The Best Life Insurance for Seniors
For many, the best option may be a Guaranteed Universal Life policy
The best life insurance for seniors — for many, anyway — will be a Guaranteed Universal Life (GUL) policy: It's the most reliable and could even end up having cheaper premiums than other types of policies. To make our top picks, we consulted with senior life insurance experts and looked for providers that include a wide range of death benefit amounts, terms up to 120 years of age, and an accelerated death benefit rider. But to find the best option for you, you’ll ultimately need to compare quotes from them all. Get quotes now.
North American Company for Life and Health Insurance
We liked that policies start as low as $25K, and that a flexible death benefit rider means you can access funds for strokes, heart attacks, and more — not just terminal illness. However, a medical exam is required of all customers.
Seniors can qualify for $25K—$250K of coverage without an exam.
Mutual of Omaha
A solid option, but its lowest coverage amount is $50K.
Chances are, your need for life insurance at age 55 is for entirely different reasons than at age 35. Likewise, what you pick as your policy will be different — and there are a bunch of options: The best for you might be term policy, a permanent policy designed to only cover final expenses (aka “burial insurance”), or maybe a permanent policy with a larger amount to go to your beneficiaries.
We’ve already walked through what makes the best term life insurance, and burial insurance under $25,000 is a relatively straightforward product that we’ll address later. But if you want a larger benefit that will pay out no matter when you die, your best bet is very likely Guaranteed Universal Life (GUL) insurance. Our favorite GUL policy comes from North American Company for Life and Health Insurance, which offers limits as low as $25,000 for individuals up to age 80, and an accelerated death benefit rider that is flexible enough to include heart attacks, strokes, and memory loss (as opposed to just terminal illnesses). But as with all insurance, shopping around to find the best policy at the best price for you is important — and you’ll need to compare quotes.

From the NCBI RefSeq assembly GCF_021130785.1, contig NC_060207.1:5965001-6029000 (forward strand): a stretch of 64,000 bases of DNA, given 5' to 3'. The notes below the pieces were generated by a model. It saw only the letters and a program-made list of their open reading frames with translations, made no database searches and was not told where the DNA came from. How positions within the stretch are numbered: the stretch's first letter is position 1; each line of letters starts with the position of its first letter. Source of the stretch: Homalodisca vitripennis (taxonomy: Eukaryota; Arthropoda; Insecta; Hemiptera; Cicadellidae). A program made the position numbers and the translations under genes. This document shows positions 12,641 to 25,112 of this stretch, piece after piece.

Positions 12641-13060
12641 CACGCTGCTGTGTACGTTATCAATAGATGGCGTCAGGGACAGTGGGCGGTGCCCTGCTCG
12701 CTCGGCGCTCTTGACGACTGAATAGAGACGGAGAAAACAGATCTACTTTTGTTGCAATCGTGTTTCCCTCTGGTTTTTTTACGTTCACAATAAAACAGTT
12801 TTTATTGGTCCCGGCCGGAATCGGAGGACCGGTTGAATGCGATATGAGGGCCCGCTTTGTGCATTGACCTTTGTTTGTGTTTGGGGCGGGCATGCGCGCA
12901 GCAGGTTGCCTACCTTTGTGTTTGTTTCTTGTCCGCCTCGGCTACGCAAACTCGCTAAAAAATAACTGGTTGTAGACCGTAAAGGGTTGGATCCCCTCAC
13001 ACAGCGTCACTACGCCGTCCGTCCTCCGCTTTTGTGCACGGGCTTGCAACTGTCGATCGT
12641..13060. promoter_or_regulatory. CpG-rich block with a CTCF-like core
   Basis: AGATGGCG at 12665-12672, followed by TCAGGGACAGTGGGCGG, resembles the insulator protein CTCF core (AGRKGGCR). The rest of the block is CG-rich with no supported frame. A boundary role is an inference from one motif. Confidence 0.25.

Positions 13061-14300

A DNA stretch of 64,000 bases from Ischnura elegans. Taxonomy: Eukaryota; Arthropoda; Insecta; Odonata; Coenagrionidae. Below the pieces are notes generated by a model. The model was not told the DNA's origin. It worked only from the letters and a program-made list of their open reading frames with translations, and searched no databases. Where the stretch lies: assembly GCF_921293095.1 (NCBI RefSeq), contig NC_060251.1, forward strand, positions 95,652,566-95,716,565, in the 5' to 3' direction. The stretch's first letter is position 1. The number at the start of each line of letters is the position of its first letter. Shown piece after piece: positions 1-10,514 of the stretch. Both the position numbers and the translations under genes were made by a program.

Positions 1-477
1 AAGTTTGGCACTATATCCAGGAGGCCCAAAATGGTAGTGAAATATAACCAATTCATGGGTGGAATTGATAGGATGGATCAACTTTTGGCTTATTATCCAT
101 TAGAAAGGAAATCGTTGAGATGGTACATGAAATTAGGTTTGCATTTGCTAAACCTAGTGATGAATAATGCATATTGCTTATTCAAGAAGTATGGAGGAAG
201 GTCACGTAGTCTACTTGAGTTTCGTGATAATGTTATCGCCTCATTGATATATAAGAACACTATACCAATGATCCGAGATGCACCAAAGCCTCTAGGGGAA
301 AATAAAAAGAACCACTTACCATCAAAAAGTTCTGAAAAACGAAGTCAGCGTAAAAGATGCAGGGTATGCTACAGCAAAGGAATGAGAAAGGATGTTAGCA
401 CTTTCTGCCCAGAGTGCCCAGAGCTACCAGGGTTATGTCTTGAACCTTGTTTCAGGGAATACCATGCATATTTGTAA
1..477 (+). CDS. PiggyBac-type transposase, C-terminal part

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Why We Picked GUL
“Burial insurance” doesn’t actually exist. It's just a term for any policy that’s meant only to cover funeral/burial costs. The most common form of burial insurance is “simplified issue” whole life, so called because it doesn’t require a medical exam. But GUL policies can also be as low as $25,000 — small enough to function as a cheaper alternative to these, since they offer the chance to prove your health via medical exam and thus lower your rates.
There’s no single type of life insurance that’s best for all seniors, but we chose to focus on GUL because it’s the best guaranteed value out there: It combines the permanent coverage of whole life insurance with the lower cost of term. Think of GUL as term life insurance that covers you through age 90, 95, or even 121 — the rest of your life. Another reason we like GUL policies: The premiums don’t change from year to year.
Unlike traditional whole life, GUL doesn’t accrue much cash value (if any) within the policy, limiting your ability to borrow from it during your lifetime. That might sound like a bad thing, but it also makes GUL insurance much cheaper, since you’re not also paying to fund the cash value. And while traditional whole life policies are still popular (the American Council of Life Insurers estimates that they make up 64 percent of all policies purchased in the US), that owes more to public unawareness of alternatives than to the actual quality of the product.
“Most people are unaware that there are better value alternatives to traditional whole life, such as guaranteed universal life.”
How We Found the Best Life Insurance for Seniors
Once we landed on GUL as the best option for the most seniors, we used A.M. Best’s Rating Services tool to make a list of 49 top-rated life insurance companies. We then checked each to see whether each one offered guaranteed universal life insurance (it turns out many don’t, including some of the big names from our review on best term life insurance policies, like TIAA, Amica, Transamerica, and State Farm). For the ones that did, we looked for the following criteria:
Why we didn’t factor in price. Life insurance is priced for everyone individually. The biggest factors are age and current health, but your heredity, driving record, and credit score also have an impact. There’s no shortcut for finding the best policy for the best price tailored to your specific insurance profile — you’re going to have to shop around no matter what.